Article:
10 years after opening, the Blanchet House of Hospitality had increased the number of meals it could serve and the breadth of services it could provide thanks impart to the addition of full-time Executive Director, Al Riley, who served for 38 years starting in 1960. Al answered a classified ad for a house manager and worked for free. The ad read ‘Apostolic work. Director needed for Blanchet House seven days a week, 17 hours a day. No pay.’
Agreeing to try out the job for a year, he became a fixture at Blanchet House, as well as a friend to thousands of needy people. He personally wrote all of the newsletters and mailed out an annual appeal on a half-sheet of paper. Funds came from individuals, businesses, bequests, and foundations.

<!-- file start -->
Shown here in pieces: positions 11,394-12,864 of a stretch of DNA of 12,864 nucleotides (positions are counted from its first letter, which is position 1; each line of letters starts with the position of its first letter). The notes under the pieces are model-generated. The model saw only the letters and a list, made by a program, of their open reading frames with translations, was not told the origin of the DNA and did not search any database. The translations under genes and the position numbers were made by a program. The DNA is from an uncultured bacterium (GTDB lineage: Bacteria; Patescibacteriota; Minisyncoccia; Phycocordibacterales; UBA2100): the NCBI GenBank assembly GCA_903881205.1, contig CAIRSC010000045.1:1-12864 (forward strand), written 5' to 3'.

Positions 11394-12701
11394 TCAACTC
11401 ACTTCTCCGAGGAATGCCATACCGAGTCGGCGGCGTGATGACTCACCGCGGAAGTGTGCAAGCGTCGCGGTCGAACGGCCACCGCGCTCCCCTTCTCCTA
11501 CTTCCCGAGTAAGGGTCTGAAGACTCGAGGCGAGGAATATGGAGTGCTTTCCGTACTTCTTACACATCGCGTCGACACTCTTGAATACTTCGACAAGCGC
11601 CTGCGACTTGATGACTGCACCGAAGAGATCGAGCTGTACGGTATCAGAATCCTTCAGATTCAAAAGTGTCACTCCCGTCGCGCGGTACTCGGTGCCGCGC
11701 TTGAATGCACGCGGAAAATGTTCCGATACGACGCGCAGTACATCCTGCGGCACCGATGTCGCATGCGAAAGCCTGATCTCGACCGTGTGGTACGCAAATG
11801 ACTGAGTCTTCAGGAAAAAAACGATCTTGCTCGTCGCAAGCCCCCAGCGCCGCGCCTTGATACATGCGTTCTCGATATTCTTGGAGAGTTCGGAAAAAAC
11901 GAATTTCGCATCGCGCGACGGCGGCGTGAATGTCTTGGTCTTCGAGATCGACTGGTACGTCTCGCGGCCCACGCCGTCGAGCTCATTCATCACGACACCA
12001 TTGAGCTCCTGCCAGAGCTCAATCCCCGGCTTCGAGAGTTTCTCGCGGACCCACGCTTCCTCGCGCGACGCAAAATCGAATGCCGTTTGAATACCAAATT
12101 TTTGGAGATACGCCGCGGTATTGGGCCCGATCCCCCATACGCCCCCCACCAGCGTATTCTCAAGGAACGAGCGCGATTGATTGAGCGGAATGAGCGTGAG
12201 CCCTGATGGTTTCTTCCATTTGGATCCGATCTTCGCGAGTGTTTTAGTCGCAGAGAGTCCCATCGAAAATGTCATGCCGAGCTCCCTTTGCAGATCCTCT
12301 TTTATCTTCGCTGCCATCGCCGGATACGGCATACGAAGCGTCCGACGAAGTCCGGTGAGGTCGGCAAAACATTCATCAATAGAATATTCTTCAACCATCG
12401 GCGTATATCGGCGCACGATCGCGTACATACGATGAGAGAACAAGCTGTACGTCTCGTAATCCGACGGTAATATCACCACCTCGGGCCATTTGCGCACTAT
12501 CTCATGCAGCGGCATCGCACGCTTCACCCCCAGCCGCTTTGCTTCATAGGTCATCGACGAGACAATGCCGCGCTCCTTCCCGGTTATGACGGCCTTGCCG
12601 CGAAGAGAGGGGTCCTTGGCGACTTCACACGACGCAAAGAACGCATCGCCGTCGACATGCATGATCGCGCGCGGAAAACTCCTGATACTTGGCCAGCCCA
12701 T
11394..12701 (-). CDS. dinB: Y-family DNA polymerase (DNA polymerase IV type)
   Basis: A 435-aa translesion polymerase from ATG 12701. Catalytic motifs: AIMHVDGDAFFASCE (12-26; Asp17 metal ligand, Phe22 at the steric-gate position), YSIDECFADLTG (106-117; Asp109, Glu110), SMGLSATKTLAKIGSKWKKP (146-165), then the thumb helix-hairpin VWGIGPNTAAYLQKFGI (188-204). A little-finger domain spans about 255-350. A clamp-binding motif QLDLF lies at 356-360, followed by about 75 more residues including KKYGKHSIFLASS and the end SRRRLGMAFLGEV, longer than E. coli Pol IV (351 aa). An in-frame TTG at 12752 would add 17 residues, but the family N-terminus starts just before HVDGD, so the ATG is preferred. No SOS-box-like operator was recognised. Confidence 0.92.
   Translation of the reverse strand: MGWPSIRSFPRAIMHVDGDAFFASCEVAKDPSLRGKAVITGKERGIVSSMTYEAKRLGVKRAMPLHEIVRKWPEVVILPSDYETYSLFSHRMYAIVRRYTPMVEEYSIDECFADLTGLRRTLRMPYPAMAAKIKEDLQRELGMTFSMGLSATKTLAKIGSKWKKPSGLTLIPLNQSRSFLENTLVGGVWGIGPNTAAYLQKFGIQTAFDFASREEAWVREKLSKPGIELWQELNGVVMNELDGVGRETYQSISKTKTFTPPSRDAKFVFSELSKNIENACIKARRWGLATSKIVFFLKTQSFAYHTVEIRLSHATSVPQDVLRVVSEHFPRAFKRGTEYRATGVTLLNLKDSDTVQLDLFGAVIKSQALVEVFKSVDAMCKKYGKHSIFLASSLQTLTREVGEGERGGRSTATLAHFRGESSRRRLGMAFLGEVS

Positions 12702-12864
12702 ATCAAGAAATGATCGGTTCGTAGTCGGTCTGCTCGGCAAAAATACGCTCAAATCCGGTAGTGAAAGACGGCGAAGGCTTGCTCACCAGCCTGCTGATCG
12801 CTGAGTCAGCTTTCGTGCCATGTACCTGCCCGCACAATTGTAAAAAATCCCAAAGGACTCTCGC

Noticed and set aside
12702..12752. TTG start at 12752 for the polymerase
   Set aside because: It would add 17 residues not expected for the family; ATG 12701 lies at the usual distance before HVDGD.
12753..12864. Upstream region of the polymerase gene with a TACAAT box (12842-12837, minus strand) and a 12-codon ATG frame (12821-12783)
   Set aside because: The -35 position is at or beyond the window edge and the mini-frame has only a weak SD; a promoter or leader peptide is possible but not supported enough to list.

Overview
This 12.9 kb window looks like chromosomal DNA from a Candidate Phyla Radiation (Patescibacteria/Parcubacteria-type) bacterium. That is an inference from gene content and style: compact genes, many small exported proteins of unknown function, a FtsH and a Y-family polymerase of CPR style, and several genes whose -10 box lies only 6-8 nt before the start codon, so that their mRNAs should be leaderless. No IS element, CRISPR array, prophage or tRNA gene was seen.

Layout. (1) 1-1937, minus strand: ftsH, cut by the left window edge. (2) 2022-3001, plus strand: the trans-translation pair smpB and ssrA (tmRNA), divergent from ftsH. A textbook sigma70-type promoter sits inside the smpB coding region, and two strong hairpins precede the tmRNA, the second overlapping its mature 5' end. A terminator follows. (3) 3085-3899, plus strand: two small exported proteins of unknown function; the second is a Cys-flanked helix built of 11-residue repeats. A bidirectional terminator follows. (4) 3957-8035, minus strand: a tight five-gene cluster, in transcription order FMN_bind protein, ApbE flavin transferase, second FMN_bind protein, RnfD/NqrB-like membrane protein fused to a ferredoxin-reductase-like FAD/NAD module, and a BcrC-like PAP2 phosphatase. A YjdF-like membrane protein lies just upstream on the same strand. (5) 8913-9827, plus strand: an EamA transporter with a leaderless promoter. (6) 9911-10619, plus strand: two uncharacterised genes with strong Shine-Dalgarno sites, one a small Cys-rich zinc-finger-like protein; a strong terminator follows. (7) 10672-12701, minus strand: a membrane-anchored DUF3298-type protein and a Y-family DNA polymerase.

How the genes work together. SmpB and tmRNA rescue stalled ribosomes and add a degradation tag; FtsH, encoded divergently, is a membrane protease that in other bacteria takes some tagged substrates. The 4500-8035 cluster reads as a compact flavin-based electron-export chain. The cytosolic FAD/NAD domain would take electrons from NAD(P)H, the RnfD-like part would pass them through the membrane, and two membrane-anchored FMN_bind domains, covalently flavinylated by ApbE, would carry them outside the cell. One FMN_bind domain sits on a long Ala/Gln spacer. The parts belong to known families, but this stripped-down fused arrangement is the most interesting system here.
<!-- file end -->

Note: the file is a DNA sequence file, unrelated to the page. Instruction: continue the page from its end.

“He had a way of calming the waters in people,” said Jim O’Hanlon, a founding member of Blanchet House. “It was his love for people that enabled him to do his job so well.”
After a decade of service, Blanchet House had become an important institution in the social fabric of Portland. Word on the street always spread to those in need.